It's got that bad in the Army Engineers side of things, that they had call a upon QAMR to deploy a Cav Sabre Tp C/S V22 to do Route Reconnaissance which is QAMR/ RNZAC Wartime Role as the Engineers had no spare manpower.

        The Navy isn't much chop either, some ships haven't deploy due to manning or for a lack of maintenance due to a manning.

        The Airforce is lacking Fix & Rotary Wing Assets.

        Only 6 of the 8 NH90's were flying, one has been waiting for a new gearbox since 2018 & additional funding has been denied by Robbo to get this fixed! The other one is in for deep level maintenance. The current 8 NH90's flying already have highest flying hrs for it's type in world for any user & yet RNZAF is still below the minimum required number for it to under sustain concurrent Operations which is 12 NH90's.

        The A109's were meant to have taken up some of the slack & help reduce the amount flying hrs of the NH90's, but they proven to be so bloody useless as expected by RNZAF when the A109's was forced on by the Labour Alliance Coalition & NZ Treasury! That they are good for Training Pilots, Crewman & VIP Flights!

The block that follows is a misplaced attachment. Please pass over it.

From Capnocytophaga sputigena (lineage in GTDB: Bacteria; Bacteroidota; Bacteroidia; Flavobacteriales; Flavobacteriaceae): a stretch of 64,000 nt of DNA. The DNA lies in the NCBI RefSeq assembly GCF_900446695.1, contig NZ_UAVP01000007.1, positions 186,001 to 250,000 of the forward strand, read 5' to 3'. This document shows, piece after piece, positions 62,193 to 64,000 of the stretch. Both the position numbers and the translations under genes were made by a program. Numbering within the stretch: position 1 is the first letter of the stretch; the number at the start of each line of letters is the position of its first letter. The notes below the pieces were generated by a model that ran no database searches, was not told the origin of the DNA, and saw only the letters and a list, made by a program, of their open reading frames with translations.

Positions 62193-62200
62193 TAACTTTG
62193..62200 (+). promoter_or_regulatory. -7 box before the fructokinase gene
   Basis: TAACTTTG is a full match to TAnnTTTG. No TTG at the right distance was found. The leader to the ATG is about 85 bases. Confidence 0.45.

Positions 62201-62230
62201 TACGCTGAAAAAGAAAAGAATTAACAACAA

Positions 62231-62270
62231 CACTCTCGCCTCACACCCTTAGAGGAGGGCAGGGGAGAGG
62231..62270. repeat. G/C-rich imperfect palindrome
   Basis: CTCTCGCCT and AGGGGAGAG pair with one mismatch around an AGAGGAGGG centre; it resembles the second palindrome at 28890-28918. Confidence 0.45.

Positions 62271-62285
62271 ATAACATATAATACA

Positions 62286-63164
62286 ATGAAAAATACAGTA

The scary thing about this, is Ron Mark forewarned the NZG that this was coming when he delivered his CC speech & what it might for the NZDF which also included his enhanced DCP.

        But previous & this Stupid Labour Government kicked the bloody can down the Rd again like every other bastard NZG has done since the 90's.

        NZ has dodge a bullet this time round & given the amount damage this time round! It won't be so lucky next time especially if the NZDF is busy elsewhere in NZ on a HADR or somewhere in the Sth Pacific or further afield on a Peacekeeping or HADR Op!